I have $x_i=(i-1)/50$ for $i=1,\ldots,51 $. Given a function $ f(x) = x^2 $, I want to find $y_i^k$ given by

\begin{eqnarray} y_i^1 &=& f(x_i) \\ y_i^{k+1} &=& \max\left[\frac{y_{i-1}^{k+1}+y_{i+1}^{k}}{2},\;f(x_i)\right] \end{eqnarray}

This is what I did:

x[1]    = 0 ; x[51] = 1;
x[i_]   := x[i] = (i - 1)/50/; i <=51;
y[1]    = y[51] = 0;
f[x_]   :=x^2;
ff[xi_] :=Composition[f,x][xi];

Then I don't know how to program the relationship between $y_i^k $ and $y_i^{k+1}$.

  • 1
    $\begingroup$ I find your question confusing. Perhaps it's just me. $\endgroup$ Nov 19, 2015 at 18:36
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  • $\begingroup$ What is the value of $y_{1}^{1}$? I ask as it would make use of $y_{0}^{2}$, which is not defined. $\endgroup$
    – Edmund
    Nov 19, 2015 at 19:17

1 Answer 1


You came close; you can almost transcribe the equations and then let Mathematica do the recursion for you. This isn't necessarily the most efficient way to do things, but it makes up for that in simplicity, and given the size of your problem it's plenty fast enough. First, let's get rid of any stale definitions:

Clear[f, x, y];

Then let's define our $x_i$s, like so:

x[i_Integer] := = i/50.;

It will be important for the $y_i^k$s. Next, we want to define $f(x)$ and $ y_i^1 $.

f[x_] := x^2;

y[i_Integer, 1] /; 0 <= i < 50 = y[i, 1] = f[x[i]];

The second assignment, to y[i, 1], is how we do memoization in Mathematica, and it saves us from having to recompute things later. I'll be using it throughout the problem, since it's necessary for getting performance that isn't grindingly awful.

y[i_Integer, 1] /; 0 <= i <= 50 := y[i, 1] = f[x[i]];

Now let's impose boundary conditions for $y_i^k = 0$ for $ k < 0 $ or $ 50 < k $, which allows for much simpler code:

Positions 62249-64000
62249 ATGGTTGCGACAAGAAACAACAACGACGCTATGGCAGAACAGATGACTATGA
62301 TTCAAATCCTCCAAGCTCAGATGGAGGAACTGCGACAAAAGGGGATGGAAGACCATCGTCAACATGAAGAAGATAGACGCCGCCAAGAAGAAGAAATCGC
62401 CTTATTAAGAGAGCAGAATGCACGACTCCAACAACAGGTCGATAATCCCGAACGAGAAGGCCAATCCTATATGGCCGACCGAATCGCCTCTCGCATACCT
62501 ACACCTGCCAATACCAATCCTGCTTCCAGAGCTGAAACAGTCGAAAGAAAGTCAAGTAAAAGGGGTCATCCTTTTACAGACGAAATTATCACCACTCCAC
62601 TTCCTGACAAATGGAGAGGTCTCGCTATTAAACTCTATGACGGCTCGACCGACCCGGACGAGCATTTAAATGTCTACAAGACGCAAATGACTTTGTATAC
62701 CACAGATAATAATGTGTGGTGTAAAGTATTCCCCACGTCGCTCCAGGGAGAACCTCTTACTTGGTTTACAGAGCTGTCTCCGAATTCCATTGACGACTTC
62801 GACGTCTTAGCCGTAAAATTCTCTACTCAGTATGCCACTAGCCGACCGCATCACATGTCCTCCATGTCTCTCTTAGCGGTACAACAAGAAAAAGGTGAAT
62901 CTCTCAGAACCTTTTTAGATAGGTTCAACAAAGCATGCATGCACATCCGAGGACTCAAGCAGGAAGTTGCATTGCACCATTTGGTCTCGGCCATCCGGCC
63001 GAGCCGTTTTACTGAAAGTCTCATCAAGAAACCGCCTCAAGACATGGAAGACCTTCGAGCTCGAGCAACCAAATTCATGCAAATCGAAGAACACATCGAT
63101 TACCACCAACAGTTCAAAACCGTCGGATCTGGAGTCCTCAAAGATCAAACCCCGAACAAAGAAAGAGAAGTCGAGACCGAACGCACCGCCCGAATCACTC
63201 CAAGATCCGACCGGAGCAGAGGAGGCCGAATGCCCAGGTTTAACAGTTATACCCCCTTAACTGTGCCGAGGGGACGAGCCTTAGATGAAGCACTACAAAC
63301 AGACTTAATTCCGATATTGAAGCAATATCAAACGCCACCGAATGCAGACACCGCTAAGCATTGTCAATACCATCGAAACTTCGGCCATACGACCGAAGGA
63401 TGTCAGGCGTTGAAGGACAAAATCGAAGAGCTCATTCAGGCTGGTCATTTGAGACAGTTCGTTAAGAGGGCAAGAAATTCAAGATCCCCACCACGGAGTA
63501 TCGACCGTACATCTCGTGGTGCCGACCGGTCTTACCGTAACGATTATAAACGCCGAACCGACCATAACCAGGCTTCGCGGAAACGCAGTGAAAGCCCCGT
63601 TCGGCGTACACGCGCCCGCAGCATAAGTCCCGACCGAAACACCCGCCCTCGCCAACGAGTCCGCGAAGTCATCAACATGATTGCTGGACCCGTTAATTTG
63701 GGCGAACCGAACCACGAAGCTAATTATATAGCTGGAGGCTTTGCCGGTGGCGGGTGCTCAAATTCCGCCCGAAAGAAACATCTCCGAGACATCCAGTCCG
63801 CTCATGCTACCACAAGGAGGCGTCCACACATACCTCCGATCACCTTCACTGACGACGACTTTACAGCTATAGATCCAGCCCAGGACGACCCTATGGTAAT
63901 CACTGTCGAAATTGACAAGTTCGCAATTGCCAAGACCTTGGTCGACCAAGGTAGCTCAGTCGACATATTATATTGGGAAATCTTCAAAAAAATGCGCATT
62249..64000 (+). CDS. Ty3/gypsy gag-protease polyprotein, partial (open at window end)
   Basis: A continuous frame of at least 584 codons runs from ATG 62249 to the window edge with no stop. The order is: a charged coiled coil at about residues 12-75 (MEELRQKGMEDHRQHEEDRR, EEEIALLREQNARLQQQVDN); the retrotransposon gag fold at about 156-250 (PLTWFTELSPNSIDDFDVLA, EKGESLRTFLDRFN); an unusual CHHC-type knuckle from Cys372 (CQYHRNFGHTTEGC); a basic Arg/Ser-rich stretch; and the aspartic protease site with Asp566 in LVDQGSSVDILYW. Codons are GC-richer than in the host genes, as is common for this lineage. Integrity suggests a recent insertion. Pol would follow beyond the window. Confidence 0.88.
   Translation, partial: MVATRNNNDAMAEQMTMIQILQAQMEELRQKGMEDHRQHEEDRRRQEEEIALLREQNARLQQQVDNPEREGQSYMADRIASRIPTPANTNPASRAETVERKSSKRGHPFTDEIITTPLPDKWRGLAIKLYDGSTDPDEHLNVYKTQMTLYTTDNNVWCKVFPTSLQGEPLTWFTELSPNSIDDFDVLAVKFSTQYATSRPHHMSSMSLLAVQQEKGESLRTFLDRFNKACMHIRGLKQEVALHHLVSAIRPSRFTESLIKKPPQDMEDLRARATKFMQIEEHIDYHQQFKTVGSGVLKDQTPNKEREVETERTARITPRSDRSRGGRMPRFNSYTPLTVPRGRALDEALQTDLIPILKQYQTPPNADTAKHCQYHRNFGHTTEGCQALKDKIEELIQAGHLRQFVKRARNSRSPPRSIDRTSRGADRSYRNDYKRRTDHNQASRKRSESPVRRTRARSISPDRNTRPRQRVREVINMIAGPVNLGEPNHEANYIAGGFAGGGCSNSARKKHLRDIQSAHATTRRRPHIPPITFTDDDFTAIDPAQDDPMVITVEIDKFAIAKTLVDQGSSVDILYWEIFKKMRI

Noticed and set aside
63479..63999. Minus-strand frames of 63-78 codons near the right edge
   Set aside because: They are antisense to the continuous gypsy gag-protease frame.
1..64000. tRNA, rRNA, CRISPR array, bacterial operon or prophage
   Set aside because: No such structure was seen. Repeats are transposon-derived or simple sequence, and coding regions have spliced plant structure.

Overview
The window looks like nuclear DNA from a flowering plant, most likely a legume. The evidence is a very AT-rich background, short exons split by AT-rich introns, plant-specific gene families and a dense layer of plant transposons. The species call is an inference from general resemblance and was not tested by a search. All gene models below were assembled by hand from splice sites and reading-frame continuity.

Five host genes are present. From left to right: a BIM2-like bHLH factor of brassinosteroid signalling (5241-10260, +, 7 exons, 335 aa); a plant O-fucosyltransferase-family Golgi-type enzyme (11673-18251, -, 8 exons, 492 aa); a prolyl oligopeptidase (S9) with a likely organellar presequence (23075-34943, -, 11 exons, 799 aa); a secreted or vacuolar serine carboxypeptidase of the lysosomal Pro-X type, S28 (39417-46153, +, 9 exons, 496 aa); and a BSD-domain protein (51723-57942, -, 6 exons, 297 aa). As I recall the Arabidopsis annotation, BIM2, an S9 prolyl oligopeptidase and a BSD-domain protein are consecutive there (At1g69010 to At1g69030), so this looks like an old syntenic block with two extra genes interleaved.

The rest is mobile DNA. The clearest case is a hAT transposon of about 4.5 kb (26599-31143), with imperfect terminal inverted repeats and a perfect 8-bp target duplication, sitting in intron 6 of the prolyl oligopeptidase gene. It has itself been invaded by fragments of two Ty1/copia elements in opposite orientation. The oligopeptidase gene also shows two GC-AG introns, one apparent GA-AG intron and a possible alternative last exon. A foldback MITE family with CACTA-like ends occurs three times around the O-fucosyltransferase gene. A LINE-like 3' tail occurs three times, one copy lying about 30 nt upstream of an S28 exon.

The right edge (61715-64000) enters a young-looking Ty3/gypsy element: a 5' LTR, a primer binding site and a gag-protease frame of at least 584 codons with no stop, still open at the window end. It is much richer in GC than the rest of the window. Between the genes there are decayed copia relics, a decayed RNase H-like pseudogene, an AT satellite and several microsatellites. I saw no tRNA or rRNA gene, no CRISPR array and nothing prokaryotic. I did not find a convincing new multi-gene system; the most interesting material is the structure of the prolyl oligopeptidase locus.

y[51, _] = y[0, _] = 0.0;

Then we can define our recursion for $ y_i^k $:

y[i_Integer?Positive, k_Integer?Positive] := y[i, k] =
  Max[0.5*(y[i - 1, k] + y[i + 1, k - 1]), f[i]] 

Again, memoization is going to be crucial to making this work. We can now get our answer, which I'll display as a plot, with the initial values for comparison:

ListPlot[Table[{x[i], y[i, #]}, {i, 0, 50}] & /@ {1, 100},
 Joined -> True,
 AspectRatio -> Automatic,

 PlotLegends -> {Subscript[y, i]^1, Subscript[y, i]^100}]


If you want to play with larger maximum values, the recursion can become a problem, as Mathematica has a $RecursionLimit that prevents very deep chains of recursive calls. If you compute in stages, perhaps using Table or Do, this will be fine.

 Do[y[50, i], {i, 200, 1000, 100}];

As you can see, the result converges to $ y_i^k = x_i $ for $ k \to \infty $:

 ListPlot[Table[{x[i], y[i, #]}, {i, 0, 50}] & /@ {1, 1000},
  Joined -> True,
  AspectRatio -> Automatic,

  PlotLegends -> {Subscript[y, i]^1, Subscript[y, i]^1000}

more ys

  • $\begingroup$ Thank you for your answer I understand now, I wasn't considering y as a function of two variables ! $\endgroup$
    – Mathelp
    Nov 19, 2015 at 21:13

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